It was a new kind of beauty, which I had not seen on the PCT yet. It was definitely one of my many favorite sunset treks.
I had been looking forward to my Cracker Barrel macaroni and cheese all day. It did not disappoint. Although the cheese sauce is heavy, if I eat it on the first day out of town, I won’t have to carry the weight anymore and it’s so totally worth it. Powdered cheese just does not compare to cheese sauce.
I pitched my tent shortly after sunset, in a forested area. The squirrels were quite active, so I slipped in my ear plugs and off to sleep I went… Until… the loud breaking of branches and vibrations of footsteps woke me up around 330 am. I knew it was a bear. All I knew to do was to make noise. So, I opened up Spotify on my phone and played the last thing I was listening to, the comedian Aziz Ansari. Thank you Aziz for not only keeping me entertained during my hike, but also scaring away the bears.
August 17, 2017
Day 105: Mile 1770.7 to Mile 1796.8
Miles: 26.1 + 2 bonus miles
Elevation Gain: 4,120 feet
Elevation Loss: 2,475 feet
I decided to sleep in. At this rate, I was going to get to the Chemult trail exit, a day before my friend was going to pick me up, so I had plenty of time.
There was an 11 mile and a 15 mile waterless stretch. For some reason, I assumed all of Oregon would be filled with waterfalls and overflowing with water. I wasn’t aware that Oregon was so dry. However, I was quite used to being wrong about the terrain on the PCT.
The trail came to a fork and as I was looking down at my map/GPS, I thought I was following the right route. About 0.4 miles and a couple hundred feet later, I realized I was not on the right trail… I was actually starting to climb the Mount McGloughlin trail. Well poo, that wasn’t fun. As if this wasn’t embarrassing enough, as I was heading back to the PCT, I passed a family on this trail. They asked me how it was up top, and I said, “I’m not sure, I took a wrong turn!”
This wasn’t the only time of the day that I took a different trail. The second time, I stepped off the PCT to take a photo Sky Lakes from a view point and walked to a few more feet to reconnect with what I thought was the PCT. Well, when I reconnected, I missed the turn off for the PCT and all the signs and arrows that clearly marked the PCT. This was a 1.2 Mile mistake. You would think after 1800 miles, I wouldn’t continue to get lost, such as on day one, but here we are.
I saw quite a few sea planes flying over head, through the trees. I wondered where they were going; where they came from.
The gnats were annoying, the mosquitoes were more prevalent, and the horse flies were biting. What a buggy day. “Oh Oregon, I just don’t know how I feel about you; you’re not making a very good impression on me thus far”, I quietly whispered.
There was yet another forest fire in the distance. By the end of the day, a lot of the distance view was hidden beyond the smoke. Even the weather forecast said, “Smoke”.
I was going to keep going to hit 1800 miles by the end of the day, but I was a bit tired of getting to camp, setting up after sunset, eating in the dark and hurrying to get to bed. I decided to stop around 7 pm, next to a nice babbling brook. I took my time making a Ramen Bomb (ramen noodles mixed with mashed potatoes), with an added twist this time… brown gravy. And yes, yes it was delicious. I filled up my water, prepared for the next day, watched the sunset, washed my legs, and slid into my cozy sleeping bag.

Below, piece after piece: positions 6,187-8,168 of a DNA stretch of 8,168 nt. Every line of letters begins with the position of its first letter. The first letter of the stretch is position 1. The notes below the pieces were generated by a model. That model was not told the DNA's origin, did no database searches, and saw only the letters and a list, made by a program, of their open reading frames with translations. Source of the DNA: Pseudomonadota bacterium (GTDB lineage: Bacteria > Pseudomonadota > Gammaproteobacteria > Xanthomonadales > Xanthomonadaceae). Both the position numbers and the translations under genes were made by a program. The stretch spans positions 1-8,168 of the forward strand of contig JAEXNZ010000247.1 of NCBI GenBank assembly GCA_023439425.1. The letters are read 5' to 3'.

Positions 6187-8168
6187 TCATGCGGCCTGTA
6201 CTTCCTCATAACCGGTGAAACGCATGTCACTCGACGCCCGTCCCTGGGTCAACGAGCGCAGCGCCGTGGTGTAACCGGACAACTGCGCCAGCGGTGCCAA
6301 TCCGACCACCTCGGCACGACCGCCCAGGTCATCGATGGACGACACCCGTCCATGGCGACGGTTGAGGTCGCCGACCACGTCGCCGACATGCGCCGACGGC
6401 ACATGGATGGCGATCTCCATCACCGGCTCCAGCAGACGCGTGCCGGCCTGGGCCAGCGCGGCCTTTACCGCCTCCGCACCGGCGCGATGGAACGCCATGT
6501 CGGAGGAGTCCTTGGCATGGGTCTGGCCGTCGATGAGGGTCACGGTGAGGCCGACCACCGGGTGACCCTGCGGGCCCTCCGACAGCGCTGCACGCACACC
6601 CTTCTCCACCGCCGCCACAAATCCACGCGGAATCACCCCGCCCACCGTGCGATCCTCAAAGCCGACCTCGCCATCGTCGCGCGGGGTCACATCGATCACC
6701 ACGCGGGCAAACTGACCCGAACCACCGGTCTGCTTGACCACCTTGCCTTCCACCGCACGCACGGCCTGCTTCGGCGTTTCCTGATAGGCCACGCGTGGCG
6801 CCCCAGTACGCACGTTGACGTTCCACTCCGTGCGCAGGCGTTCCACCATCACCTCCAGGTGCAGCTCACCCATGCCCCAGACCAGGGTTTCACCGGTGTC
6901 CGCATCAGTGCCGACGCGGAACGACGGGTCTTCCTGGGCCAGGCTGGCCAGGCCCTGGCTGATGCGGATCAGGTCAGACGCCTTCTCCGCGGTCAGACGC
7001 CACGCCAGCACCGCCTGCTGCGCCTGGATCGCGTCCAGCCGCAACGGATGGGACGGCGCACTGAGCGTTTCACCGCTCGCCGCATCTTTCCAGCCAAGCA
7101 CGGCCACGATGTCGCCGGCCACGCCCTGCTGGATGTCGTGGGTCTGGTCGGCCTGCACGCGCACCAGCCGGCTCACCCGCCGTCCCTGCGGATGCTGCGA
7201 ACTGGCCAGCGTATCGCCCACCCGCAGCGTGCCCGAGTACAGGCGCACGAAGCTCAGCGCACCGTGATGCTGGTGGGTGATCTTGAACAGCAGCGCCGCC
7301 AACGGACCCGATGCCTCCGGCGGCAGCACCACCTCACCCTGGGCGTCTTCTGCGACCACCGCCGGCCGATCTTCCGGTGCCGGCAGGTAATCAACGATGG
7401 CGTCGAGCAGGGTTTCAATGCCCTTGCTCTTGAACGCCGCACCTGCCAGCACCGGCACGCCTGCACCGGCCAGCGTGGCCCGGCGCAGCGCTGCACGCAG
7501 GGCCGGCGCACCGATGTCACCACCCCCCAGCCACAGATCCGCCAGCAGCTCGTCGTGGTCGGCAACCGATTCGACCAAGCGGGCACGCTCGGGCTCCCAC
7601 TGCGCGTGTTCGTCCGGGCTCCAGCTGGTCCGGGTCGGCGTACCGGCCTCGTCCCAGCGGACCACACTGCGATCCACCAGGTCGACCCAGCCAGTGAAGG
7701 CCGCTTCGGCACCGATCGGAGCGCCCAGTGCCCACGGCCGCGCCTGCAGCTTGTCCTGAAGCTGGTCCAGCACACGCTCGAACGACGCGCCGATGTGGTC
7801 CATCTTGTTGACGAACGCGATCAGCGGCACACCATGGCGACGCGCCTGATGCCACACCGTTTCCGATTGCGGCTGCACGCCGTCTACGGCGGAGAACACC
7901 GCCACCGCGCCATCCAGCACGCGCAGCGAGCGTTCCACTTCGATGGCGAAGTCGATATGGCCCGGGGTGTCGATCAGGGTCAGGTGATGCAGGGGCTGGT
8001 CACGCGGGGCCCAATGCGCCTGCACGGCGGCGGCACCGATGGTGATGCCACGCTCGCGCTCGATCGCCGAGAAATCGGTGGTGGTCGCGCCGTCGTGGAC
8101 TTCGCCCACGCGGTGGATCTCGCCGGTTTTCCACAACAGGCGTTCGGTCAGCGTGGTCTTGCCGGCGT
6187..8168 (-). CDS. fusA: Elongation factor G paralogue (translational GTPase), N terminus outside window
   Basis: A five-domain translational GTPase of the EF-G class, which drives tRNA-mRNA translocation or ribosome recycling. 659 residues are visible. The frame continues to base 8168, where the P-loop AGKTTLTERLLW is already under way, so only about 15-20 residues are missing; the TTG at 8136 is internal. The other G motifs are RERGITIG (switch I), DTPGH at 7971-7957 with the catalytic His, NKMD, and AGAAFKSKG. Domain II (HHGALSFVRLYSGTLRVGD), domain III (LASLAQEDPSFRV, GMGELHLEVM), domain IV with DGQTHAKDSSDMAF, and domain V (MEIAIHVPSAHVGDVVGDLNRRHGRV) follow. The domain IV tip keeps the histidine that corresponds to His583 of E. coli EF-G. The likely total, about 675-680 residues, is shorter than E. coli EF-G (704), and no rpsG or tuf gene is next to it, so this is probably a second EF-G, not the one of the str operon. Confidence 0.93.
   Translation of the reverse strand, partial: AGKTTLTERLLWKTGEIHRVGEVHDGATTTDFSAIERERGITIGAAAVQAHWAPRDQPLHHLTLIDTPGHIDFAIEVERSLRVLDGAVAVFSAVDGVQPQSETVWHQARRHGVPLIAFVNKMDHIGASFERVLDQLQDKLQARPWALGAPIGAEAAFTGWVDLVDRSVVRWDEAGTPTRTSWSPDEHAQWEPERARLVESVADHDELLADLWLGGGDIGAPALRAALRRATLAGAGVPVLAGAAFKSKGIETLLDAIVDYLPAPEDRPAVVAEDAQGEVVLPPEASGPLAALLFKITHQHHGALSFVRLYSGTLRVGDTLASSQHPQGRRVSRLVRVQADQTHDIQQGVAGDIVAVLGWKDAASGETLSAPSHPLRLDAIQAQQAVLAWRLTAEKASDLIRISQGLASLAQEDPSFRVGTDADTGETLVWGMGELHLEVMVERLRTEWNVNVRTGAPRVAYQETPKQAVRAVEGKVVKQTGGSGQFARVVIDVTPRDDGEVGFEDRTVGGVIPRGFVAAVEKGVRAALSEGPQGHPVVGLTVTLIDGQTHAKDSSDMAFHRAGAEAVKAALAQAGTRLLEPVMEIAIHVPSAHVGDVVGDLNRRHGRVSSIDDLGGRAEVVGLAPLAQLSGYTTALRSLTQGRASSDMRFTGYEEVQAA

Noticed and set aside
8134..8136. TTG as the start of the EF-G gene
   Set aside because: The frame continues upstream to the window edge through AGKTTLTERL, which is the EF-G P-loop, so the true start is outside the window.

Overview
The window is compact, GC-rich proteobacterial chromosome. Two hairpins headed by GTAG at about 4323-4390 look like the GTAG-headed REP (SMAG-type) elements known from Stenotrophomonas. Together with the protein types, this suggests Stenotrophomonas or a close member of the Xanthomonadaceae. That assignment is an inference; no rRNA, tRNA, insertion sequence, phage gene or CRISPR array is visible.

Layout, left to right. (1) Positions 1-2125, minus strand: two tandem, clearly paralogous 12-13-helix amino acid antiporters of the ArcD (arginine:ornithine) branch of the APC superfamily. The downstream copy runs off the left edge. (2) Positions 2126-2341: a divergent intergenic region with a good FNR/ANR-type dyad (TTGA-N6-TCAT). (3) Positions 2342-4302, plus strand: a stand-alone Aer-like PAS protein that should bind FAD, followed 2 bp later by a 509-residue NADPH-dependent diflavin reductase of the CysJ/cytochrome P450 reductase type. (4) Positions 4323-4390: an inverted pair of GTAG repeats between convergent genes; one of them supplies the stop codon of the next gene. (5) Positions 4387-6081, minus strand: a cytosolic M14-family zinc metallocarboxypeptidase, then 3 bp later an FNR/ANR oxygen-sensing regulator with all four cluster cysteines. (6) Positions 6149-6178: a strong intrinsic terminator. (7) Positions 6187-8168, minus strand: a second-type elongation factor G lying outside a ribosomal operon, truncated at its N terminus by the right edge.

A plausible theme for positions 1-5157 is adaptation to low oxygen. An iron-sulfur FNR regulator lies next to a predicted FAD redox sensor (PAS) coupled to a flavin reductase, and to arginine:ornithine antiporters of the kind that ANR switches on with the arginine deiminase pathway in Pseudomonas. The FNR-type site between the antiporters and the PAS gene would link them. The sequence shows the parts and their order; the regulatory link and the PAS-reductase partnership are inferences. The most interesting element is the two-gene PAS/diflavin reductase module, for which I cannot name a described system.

It wasn’t long before the breaking of branches again woke me up around 1 am. I turned on my music and tried to go back to sleep, but was either too frightened, or too excited to get to Crater Lake.
You know, throughout the last 105 trail days, there have only been a handful of times I’ve been too scared to sleep, or something has awoken me in the middle of the night. This night and the previous night, were two of those few times. Were there more scary animals in Oregon?! Seriously.
August 18, 2017
Day 106: Mile 1796.8 to Mile 1813.6 to Mile 1819.2 to Mile 1820.5 to Mile 4.6 on Crater Lake West Rim Fire Alternate
Miles: 16.8 PCT miles
Total Miles: 30ish (including trail to Higjway 72, Highway 62 roadwalk, and trail to get back to the PCT to Connect with West Rim trail)
Well, you know what they say… if you can’t sleep because you think a bear is outside your tent, you might as well hike. I’m not sure who “they” are, and they probably don’t say that, but this is what I did.
Another mile marker crossed off the list!
The fire had once again spread to Crater Lake and the part of the PCT going through Crater Lake was closed. There was only one exit point before the closure, which left a very very long road walk. After discussing the options with a few friends I ran into, I decided to go to the closure and find another way around the closure.
I thought once I got to the trail closure, I could trail blaze to the road to do a shorter trail walk. However, the terrain at the trail closure was not in any shape to be trail blazing through. So, I looked on my map and saw a side trail a little over a mile through the closure. I debated going back, but selfishly I decided to keep going, a mile into the closure and took a side trail to the road.
The road walk kind of sucked, as they usually did. It was really really hot and really really smoky. I finally made it to Mazama Village in Crater Lake National Park though. I was eager to do the Crater Rim Trail, which was the designated PCT alternate route.